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Measuring Performance and Benchmarking Project Management at the Department of Energy BOARD ON INFRASTRUCTURE AND THE CONSTRUCTED ENVIRONMENT PAUL GILBERT, Chair, Parsons Brinckerhoff Quade & Douglas, Seattle, Washington MASSOUD AMIN, University of Minnesota, Minneapolis RACHEL DAVIDSON, Cornell University, Ithaca, New York REGINALD DesROCHES, Georgia Institute of Technology, Atlanta DENNIS DUNNE, Consultant, Scottsdale, Arizona PAUL FISETTE, University of Massachusetts, Amherst LUCIA GARSYS, Hillsborough County, Florida WILLIAM HANSMIRE, Parsons Brinckerhoff Quade & Douglas, San Francisco, California HENRY HATCH, U.S. Army Corps of Engineers (retired), Oakton, Virginia AMY HELLING, Georgia State University, Atlanta THEODORE C. KENNEDY, BE&K, Inc. SUE McNEIL, University of Chicago, Illinois DEREK PARKER, Anshen+Allen, San Francisco, California HENRY SCHWARTZ, JR., Washington University, St. Louis, Missouri DAVID SKIVEN, General Motors Corporation, Detroit, Michigan MICHAEL STEGMAN, University of North Carolina, Chapel Hill WILLIAM WALLACE, Rensselaer Polytechnic Institute, Troy, New York CRAIG ZIMRING, Georgia Institute of Technology, Atlanta Staff LYNDA STANLEY, Director, Board on Infrastructure and the Constructed Environment RICHARD G. LITTLE, Director, Board on Infrastructure and the Constructed Environment (through December 1, 2004) MICHAEL D. COHN, Program Officer DANA CAINES, Financial Associate PAT WILLIAMS, Senior Project Assistant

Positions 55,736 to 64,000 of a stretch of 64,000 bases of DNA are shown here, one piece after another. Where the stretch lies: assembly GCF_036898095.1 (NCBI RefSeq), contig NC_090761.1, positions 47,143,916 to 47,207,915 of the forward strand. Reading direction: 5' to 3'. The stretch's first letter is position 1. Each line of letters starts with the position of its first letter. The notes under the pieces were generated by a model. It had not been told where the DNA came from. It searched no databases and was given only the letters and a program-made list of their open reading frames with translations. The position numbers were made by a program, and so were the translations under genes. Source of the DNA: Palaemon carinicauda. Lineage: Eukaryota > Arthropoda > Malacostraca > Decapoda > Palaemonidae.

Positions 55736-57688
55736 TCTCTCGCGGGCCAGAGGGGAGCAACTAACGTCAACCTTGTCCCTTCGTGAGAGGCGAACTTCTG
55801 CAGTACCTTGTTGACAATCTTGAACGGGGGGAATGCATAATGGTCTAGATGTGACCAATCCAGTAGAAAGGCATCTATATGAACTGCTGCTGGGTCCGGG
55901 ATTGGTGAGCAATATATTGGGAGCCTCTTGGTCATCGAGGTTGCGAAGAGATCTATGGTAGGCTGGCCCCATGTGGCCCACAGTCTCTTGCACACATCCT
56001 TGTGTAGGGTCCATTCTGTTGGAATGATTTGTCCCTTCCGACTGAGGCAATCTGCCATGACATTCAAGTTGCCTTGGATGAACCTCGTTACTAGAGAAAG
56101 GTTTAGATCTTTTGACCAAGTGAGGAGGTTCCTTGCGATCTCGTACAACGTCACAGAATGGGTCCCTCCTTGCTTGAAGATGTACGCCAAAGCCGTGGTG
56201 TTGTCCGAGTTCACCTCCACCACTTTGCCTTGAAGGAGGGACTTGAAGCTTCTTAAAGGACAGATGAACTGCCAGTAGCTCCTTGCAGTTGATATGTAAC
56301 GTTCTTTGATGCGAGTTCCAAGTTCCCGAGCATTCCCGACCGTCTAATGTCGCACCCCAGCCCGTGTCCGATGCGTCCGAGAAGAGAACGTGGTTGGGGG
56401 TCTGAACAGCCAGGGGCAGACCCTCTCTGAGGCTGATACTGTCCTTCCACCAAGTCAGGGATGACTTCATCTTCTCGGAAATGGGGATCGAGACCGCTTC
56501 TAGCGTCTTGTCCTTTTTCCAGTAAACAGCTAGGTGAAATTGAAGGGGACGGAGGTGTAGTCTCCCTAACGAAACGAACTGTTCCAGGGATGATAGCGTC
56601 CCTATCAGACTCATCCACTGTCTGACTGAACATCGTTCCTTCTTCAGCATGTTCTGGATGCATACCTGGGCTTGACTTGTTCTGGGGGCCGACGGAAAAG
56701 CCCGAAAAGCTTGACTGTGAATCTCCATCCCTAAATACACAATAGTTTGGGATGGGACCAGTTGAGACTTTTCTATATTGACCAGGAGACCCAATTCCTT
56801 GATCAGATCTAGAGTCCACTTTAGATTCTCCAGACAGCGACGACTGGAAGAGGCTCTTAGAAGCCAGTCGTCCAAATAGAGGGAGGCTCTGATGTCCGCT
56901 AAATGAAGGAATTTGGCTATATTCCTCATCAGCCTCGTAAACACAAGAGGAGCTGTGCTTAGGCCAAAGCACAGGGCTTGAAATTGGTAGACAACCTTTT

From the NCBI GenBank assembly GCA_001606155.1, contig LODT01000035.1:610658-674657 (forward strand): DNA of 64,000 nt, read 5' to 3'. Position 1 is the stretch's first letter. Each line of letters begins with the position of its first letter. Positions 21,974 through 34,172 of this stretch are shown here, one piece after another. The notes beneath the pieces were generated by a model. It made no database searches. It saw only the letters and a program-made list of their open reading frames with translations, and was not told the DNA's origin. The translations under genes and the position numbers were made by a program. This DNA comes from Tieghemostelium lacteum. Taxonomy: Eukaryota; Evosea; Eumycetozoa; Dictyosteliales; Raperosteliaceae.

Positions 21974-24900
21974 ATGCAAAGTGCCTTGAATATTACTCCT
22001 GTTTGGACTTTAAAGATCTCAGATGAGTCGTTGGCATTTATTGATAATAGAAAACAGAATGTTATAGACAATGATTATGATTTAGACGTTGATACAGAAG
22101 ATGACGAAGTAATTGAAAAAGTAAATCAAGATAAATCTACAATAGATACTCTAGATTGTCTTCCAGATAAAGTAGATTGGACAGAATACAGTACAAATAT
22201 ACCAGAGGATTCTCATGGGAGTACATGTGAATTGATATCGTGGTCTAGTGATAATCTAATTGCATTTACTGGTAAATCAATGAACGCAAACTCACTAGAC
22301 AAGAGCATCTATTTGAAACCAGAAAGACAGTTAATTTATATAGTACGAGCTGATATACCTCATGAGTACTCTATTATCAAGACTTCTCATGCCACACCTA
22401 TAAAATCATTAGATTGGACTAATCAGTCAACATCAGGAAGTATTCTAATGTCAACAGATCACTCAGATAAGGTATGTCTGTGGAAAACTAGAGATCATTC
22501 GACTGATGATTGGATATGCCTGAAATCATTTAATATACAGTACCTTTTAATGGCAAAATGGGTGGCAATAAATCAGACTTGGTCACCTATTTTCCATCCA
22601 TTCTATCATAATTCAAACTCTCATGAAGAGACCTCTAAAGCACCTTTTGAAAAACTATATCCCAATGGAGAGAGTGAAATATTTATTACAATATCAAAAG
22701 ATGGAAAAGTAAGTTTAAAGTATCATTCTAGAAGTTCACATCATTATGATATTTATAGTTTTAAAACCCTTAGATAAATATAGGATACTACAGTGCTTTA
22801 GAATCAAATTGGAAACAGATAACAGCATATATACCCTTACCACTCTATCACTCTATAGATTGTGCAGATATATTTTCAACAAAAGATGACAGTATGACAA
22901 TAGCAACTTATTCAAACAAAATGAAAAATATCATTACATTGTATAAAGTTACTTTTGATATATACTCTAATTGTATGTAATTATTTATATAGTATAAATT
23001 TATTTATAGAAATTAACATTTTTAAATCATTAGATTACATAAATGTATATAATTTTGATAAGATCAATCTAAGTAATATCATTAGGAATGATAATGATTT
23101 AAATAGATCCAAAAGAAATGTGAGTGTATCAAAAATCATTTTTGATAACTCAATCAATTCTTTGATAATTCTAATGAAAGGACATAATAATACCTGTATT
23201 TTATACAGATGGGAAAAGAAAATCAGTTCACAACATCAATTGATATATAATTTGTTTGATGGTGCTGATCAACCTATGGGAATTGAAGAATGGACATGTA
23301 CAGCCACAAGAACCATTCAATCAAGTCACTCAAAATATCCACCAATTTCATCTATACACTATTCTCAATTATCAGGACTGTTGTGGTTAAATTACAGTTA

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Measuring Performance and Benchmarking Project Management at the Department of Energy Acknowledgment of Reviewers This report has been reviewed in draft form by individuals chosen for their diverse perspectives and technical expertise, in accordance with procedures approved by the NRC’s Report Review Committee. The purpose of this independent review is to provide candid and critical comments that will assist the institution in making its published report as sound as possible and to ensure that the report meets institutional standards for objectivity, evidence, and responsiveness to the study charge. The review comments and draft manuscript remain confidential to protect the integrity of the deliberative process. We wish to thank the following individuals for their review of this report: Philip R. Clark, Nuclear Corporation (retired), Henry J. Hatch, U.S. Army Corps of Engineers (retired), Peter Marshall, Burns & Roe Services, Julia Melkers, University of Illinois, and James M. Tien, Rensselaer Polytechnic Institute. Although the reviewers listed above have provided many constructive comments and suggestions, they were not asked to endorse the conclusions or recommendations, nor did they see the final draft of the report before its release. The review of this report was overseen by Gerald E. Galloway, University of Maryland. Appointed by the National Research Council, he was responsible for making certain that an independent examination of this report was carried out in accordance with institutional procedures and that all review comments were carefully considered. Responsibility for the final content of this report rests entirely with the authoring committee and the institution.